What comes first: the plot or characters? Plot. My favorite question is, “What if?” What if a teenage girl discovers the ghost she met as a child is real and not something out of her imagination? (And, he’s as cute as she remembers him.J
How did you decide how your characters should look? Personality plays a key. In I Spy, the main character, Tessa, is girly, but not devoted to it. Makeup is minimal, and hair has to be easy to style. She is much more comfortable in oversized sweaters than heels.
Do you have any tips for writers who are new to children’s literature? While writing is a creative process, it is also a profession. Learn your craft! One of the best things I ever did was join SCBWI. Among other things, it’s how I found my wonderful critique partners without whom I Spy Something Wicked wouldn’t exist!
What do you look for in a book when you sit down to read for fun? I LOVE mysteries. That’s why it’s so exciting for me to have my very own published.:-) I especially love older mystery series such as the Mr. and Mrs. North books by Francis and Richard Lockridge.
What was your most embarrassing moment as an author? One of my very first signings was at the Austin Book Festival. The keynote speaker was Lemony Snicket. My first book, Callie and the Stepmother, had just been published. As I sat in the Blooming Tree booth, a mother and daughter came by. The daughter was obviously upset about something. They stopped in front of me and the mother said, “I told you, Lemony Snicket has already left. Get this lady’s autograph.” The daughter and I stared at each other. Then she slowly held out her autograph book. I signed it, both of us knowing she had no idea who I was.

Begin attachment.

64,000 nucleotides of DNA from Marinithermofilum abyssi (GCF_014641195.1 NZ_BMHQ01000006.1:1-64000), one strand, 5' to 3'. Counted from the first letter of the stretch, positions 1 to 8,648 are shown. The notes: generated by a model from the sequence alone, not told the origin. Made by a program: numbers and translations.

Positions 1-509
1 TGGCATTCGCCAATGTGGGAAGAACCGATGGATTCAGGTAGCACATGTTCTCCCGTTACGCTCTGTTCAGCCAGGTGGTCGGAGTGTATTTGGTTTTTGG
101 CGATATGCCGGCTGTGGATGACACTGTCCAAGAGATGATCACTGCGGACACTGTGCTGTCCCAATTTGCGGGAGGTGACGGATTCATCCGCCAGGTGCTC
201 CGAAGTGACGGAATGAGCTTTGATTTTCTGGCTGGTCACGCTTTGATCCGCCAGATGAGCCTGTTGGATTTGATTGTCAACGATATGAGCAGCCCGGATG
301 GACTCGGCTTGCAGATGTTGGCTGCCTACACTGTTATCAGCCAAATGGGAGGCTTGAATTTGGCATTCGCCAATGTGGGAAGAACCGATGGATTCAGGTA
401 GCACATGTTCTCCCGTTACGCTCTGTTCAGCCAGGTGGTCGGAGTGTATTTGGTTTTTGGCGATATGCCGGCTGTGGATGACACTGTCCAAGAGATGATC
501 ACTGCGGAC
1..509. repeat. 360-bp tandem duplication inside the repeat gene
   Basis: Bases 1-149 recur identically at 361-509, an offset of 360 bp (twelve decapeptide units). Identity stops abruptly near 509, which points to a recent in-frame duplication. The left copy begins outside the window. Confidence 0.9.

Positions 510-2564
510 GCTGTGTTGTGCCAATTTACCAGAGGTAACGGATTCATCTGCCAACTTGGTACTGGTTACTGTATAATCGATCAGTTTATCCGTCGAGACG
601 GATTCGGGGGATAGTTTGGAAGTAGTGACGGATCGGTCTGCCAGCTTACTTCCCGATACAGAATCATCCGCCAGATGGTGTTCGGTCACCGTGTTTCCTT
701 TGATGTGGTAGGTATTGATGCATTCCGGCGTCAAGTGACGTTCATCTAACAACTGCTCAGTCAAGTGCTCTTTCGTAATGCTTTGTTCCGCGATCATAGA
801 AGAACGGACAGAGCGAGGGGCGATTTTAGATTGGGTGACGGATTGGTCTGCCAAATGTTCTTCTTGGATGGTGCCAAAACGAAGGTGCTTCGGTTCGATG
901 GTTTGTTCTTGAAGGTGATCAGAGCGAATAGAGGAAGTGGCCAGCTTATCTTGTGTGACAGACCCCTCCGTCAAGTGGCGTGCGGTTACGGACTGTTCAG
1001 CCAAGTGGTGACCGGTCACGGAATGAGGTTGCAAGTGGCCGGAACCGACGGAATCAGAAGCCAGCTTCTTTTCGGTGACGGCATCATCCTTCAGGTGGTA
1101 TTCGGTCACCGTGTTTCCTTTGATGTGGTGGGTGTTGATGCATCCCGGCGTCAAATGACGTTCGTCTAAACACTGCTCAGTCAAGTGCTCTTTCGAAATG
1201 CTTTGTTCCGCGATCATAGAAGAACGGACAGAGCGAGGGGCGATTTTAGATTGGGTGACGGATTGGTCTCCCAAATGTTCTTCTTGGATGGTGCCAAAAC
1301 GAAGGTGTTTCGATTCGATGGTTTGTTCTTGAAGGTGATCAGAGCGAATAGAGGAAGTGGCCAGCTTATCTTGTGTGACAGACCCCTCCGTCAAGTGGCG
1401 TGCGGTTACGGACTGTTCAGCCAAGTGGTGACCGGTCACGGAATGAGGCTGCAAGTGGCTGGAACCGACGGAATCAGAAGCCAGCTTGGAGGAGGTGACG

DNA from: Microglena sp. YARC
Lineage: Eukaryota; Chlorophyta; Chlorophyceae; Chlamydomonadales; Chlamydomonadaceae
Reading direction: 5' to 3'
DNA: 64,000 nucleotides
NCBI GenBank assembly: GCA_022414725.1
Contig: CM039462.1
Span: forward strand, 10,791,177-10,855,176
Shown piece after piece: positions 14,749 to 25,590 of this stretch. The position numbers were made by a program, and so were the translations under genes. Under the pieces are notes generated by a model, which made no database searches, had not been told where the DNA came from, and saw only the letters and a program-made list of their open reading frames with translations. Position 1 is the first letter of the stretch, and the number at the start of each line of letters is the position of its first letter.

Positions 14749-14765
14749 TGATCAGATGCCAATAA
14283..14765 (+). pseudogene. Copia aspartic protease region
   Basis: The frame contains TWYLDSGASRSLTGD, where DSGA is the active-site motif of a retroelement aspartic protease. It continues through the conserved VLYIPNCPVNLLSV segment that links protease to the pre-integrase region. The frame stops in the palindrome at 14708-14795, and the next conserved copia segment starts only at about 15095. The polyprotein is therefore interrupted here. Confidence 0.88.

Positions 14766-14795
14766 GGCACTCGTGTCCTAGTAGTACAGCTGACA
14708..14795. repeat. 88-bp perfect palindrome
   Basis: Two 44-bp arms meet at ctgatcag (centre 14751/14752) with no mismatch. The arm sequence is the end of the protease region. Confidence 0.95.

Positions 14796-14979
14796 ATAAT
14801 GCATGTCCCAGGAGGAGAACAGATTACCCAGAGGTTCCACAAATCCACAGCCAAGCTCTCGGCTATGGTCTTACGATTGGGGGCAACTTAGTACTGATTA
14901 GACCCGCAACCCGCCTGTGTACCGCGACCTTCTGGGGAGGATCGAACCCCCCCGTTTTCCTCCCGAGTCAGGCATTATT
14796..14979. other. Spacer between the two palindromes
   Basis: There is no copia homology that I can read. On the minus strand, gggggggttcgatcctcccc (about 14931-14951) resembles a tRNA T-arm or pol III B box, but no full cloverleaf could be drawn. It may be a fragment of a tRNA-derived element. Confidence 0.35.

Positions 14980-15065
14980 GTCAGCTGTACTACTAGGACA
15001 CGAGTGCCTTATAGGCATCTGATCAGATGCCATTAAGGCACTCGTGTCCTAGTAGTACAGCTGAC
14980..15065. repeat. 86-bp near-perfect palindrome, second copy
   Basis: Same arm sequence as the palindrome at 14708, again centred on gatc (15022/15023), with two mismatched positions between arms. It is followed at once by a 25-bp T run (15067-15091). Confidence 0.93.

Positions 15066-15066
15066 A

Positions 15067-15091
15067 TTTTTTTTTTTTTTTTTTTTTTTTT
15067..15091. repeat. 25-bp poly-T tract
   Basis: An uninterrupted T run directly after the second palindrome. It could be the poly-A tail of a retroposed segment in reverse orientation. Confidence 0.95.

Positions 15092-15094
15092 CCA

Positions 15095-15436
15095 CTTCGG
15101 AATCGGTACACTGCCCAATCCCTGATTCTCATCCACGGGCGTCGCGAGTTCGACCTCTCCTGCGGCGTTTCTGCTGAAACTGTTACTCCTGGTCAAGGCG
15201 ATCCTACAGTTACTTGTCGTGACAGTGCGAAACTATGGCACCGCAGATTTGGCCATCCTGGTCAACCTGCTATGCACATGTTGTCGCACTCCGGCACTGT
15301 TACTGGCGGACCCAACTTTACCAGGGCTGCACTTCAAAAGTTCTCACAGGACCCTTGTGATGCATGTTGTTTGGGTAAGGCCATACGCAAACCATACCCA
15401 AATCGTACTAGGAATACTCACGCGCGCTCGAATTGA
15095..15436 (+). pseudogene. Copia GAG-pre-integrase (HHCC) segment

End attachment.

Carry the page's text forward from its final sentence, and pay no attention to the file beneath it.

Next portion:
Excerpt from I Spy Something Wicked
Grasping the nearest rail, I glared at the broken hole that used to be the stained glass center of my front door. "You're a ghost," I wailed. "Couldn't you have scared him or something?"
"Worse than you did?" Andre reappeared, doubled over with laughter.
My glare deepened.
He took it to a snicker. "I'd managed an unearthly 'who's there,' when you made your entrance. Are you okay?" he asked in what seemed an afterthought.
"Fine!" I attempted to make a dignified exit and immediately regretted it. "Ouch." A trickle of blood oozed down my left knee.
"Tessa, you're hurt."
Before I could say something nasty about stating the obvious, Andre lifted and carried me into the living room. Thank goodness he stayed visible for the trip. I wrapped my arms around his neck, my brain torn between giving attention to my knee pain and the serious attraction building in other areas.
Oblivious to my dilemma, Andre gently laid me on the couch. "Stay here," he ordered. "I'm going to see if I can find any sign of our friend."
I closed my eyes and willed my knee not to hurt and my dignity to come back.
After forever, Andre reappeared with a first aid kit. "Whoever it was hightailed it. Of course, there are numerous places to hide on the property and he definitely got a wiggle on."
"A what?" I asked.
"He scrammed, left in a hurry."
"Oh. Couldn't you see him hiding?"
"I can be seen through, but can't see through," he retorted.